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Ahmad: A long view of current affairs in Egypt

{{youtube:medium|HI1UDU5XG2g, Ahmad considers constitutions, both in Egypt and in the United States.}}

The W&M News conducted this video interview with Ahmad Ahmad on Dec. 5, 2012.

Entering a dialogue on the current state of affairs in Egypt with Ahmad Ahmad is to let oneself in for a series of shocks. The shocks are about differences, about similarities, about abilities for present thought to translate histories and cultures.

Ahmad, the Sultan Qaboos bin Said Chair of Middle East Studies at William & Mary, has secured his academic reputation as a scholar of medieval Islamic jurisprudence and modern Egyptian law. He takes a long view—a centuries’-long view. His current research goes back to the 1860s and 1880s when the modern Egyptian legal system began to develop.

Concerning the recent political tensions surrounding Egypt’s fifth president, Mohamed Morsi, or that nation’s current constitutional dilemma, Ahmad sees Egypt slowly discovering its own authentic democracy.

“It seems people have experienced ‘buyer’s remorse’ with President Morsi,” Ahmad said. “This is the big question of democracy. It seems to come back all the time. When I have buyer’s remorse about [U.S. President] Bush in 2005, can I say ‘Get out’? I can’t. There’s a process. Otherwise I’m going to have elections every three or four months.”

Egypt, he predicts, will respect that process. His hope for the president is that he extends his base of support beyond the Muslim Brotherhood, which sponsored him for the office. Doing so is necessary in order to provide leadership in pluralistic Egypt, Ahmad believes.  “He needs to establish his independence. He needs to listen to independent advisors. Right now, the Muslim Brotherhood’s Council of Advisors is getting all power and no responsibility,” Ahmad said.

Ahmad points out that Egypt has had a series of constitutions. Significant is that written in 1954 after Gamal Nasser became Egypt’s second president and that adopted in 1971 after his death. It is the latter document that was amended by Egypt’s fourth president Hosni Mubarak in ways that provided for his remaining in power.

“With the new constitution, that is what people are trying to repent from,” Ahmad said. “They are trying to get out of this past of 2005.”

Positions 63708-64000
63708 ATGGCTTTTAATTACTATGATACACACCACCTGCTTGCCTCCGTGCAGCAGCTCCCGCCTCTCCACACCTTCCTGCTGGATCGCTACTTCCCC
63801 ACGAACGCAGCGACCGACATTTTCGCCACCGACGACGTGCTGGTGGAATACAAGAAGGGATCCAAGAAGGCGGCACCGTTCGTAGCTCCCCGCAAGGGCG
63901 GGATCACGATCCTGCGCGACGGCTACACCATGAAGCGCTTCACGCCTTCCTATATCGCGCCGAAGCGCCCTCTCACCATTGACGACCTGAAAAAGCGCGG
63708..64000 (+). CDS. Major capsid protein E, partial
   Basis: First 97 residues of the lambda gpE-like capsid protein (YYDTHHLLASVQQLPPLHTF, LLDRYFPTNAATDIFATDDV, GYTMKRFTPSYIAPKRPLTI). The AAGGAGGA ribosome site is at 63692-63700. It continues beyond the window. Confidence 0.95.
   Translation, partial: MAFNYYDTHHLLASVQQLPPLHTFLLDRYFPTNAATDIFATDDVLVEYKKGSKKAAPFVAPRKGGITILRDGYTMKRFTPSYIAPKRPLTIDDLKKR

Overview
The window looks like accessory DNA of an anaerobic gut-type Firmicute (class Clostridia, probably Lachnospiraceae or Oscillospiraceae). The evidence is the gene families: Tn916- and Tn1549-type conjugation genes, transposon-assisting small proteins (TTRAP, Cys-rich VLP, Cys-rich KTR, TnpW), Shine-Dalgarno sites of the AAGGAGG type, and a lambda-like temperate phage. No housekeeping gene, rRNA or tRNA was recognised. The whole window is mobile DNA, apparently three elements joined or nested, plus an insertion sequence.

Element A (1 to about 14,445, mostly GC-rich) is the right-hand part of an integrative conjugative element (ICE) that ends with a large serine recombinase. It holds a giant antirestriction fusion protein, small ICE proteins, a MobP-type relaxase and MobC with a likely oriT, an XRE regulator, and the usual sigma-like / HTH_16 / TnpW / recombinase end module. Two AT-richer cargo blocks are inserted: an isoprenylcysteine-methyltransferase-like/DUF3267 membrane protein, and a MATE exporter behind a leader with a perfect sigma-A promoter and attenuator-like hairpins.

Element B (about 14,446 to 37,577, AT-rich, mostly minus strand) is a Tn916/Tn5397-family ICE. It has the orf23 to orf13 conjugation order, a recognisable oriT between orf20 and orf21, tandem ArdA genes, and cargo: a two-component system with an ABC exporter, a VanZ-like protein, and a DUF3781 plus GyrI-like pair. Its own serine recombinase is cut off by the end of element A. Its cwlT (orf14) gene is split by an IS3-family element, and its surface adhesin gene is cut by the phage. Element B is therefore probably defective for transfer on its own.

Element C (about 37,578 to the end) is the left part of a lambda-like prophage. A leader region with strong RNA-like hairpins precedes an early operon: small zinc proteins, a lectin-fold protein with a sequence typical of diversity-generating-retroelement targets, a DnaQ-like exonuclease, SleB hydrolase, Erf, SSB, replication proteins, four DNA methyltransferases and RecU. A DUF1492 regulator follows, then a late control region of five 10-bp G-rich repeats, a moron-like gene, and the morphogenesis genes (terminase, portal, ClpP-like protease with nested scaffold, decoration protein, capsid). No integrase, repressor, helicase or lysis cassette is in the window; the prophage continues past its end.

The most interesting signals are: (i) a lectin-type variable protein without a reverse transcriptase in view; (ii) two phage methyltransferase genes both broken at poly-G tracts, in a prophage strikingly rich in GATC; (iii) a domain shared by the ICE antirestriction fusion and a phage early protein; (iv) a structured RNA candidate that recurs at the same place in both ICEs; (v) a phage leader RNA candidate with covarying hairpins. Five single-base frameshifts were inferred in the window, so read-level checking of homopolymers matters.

Concerning the constitution under current consideration in Egypt, Ahmad said that it, as were its predecessors, is “obviously a work of fiction.”

“It incorporates a Western model,” he said. “It includes ideas from Arabia. It is very hybrid. It has Islamic elements, and it has French elements, and it keeps accepting this hybridity, so it is acceptable from an Islamic point of view and from a Western point of view.”

Perhaps ironically, the corruption of, and the need to dispose of, elements within Egypt’s judiciary is a topic that seems to unite liberal and Islamist Egyptians, Ahmad suggested. He compared the judicial system to the post-World War II German system in which, he said, “lawyers had grown accustomed to making what looked like moral and legal arguments to support a very corrupt regime. If you are a lawyer who grew accustomed to doing this for 12 years, can you stop that?” 

At William & Mary, Ahmad enters his classrooms with a complex array of tools and insights. He is conscious of both the similarities and the differences between Egypt and the United States. “I look at Egypt and I see a lot of America. I look at America and I see a lot of Egypt. It is in the basic impulses,” he said. “Then, the scholar in me has to step in and insist on the differences.”

The differences are deep-rooted, hard to fathom and difficult to teach. Although he is impressed with the students he has encountered at the university—“Sometimes I just stop and listen to them,” he said; “I want to hear them finish their ideas”—he utilizes “shock” as a teaching tool: Shock when ideas do not cleanly intermesh; shock when worldviews are broadened.

“I tell my students that managing shocks is essential here,” Ahmad said. “As William & Mary students, you’re not going to abdicate responsibility here; you’re not going to say, ‘The world is too big for understanding.'” 

{{youtube:medium|-F0Udv9IxnA, Ahmad shares thoughts on democracy in Egypt and the place of President Mohamed Morsi.}}